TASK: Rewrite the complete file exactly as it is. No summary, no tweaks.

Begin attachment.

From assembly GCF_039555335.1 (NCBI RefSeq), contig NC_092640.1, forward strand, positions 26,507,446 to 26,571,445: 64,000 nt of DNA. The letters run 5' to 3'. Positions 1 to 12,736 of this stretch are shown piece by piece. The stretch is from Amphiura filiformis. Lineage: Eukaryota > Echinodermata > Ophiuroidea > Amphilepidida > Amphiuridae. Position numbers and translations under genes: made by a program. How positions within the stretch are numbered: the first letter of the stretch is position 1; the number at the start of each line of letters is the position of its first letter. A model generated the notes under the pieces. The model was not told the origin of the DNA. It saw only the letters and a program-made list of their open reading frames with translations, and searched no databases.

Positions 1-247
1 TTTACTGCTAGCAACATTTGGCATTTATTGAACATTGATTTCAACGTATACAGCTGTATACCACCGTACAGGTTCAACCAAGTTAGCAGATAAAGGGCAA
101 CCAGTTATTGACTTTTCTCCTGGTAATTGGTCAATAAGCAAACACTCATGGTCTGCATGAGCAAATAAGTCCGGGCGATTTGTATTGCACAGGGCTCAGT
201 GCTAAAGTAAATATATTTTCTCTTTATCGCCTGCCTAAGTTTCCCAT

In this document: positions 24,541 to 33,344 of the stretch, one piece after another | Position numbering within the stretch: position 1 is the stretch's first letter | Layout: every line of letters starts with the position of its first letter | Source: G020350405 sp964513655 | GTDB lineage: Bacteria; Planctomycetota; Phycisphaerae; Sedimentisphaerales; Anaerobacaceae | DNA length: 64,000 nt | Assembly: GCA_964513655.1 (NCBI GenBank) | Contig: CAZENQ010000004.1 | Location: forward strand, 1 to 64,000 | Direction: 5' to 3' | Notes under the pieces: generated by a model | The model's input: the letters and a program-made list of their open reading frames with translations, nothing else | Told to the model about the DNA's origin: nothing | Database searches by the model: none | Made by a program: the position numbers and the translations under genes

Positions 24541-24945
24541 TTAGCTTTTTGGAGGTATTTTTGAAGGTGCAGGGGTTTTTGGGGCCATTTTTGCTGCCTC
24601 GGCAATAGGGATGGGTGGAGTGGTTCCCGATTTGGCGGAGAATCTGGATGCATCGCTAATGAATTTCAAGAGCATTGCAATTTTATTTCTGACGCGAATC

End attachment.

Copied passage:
From assembly GCF_039555335.1 (NCBI RefSeq), contig NC_092640.1, forward strand, positions 26,507,446 to 26,571,445: 64,000 nt of DNA. The letters run 5' to 3'. Positions 1 to 12,736 of this stretch are shown piece by piece. The stretch is from Amphiura filiformis. Lineage: Eukaryota > Echinodermata > Ophiuroidea > Amphilepidida > Amphiuridae. Position numbers and translations under genes: made by a program. How positions within the stretch are numbered: the first letter of the stretch is position 1; the number at the start of each line of letters is the position of its first letter. A model generated the notes under the pieces. The model was not told the origin of the DNA. It saw only the letters and a program-made list of their open reading frames with translations, and searched no databases.

Positions 1-247
1 TTTACTGCTAGCAACATTTGGCATTTATTGAACATTGATTTCAACGTATACAGCTGTATACCACCGTACAGGTTCAACCAAGTTAGCAGATAAAGGGCAA
101 CCAGTTATTGACTTTTCTCCTGGTAATTGGTCAATAAGCAAACACTCATGGTCTGCATGAGCAAATAAGTCCGGGCGATTTGTATTGCACAGGGCTCAGT
201 GCTAAAGTAAATATATTTTCTCTTTATCGCCTGCCTAAGTTTCCCAT

In this document: positions 24,541 to 33,344 of the stretch, one piece after another | Position numbering within the stretch: position 1 is the stretch's first letter | Layout: every line of letters starts with the position of its first letter | Source: G020350405 sp964513655 | GTDB lineage: Bacteria; Planctomycetota; Phycisphaerae; Sedimentisphaerales; Anaerobacaceae | DNA length: 64,000 nt | Assembly: GCA_964513655.1 (NCBI GenBank) | Contig: CAZENQ010000004.1 | Location: forward strand, 1 to 64,000 | Direction: 5' to 3' | Notes under the pieces: generated by a model | The model's input: the letters and a program-made list of their open reading frames with translations, nothing else | Told to the model about the DNA's origin: nothing | Database searches by the model: none | Made by a program: the position numbers and the translations under genes

Positions 24541-24945
24541 TTAGCTTTTTGGAGGTATTTTTGAAGGTGCAGGGGTTTTTGGGGCCATTTTTGCTGCCTC
24601 GGCAATAGGGATGGGTGGAGTGGTTCCCGATTTGGCGGAGAATCTGGATGCATCGCTAATGAATTTCAAGAGCATTGCAATTTTATTTCTGACGCGAATC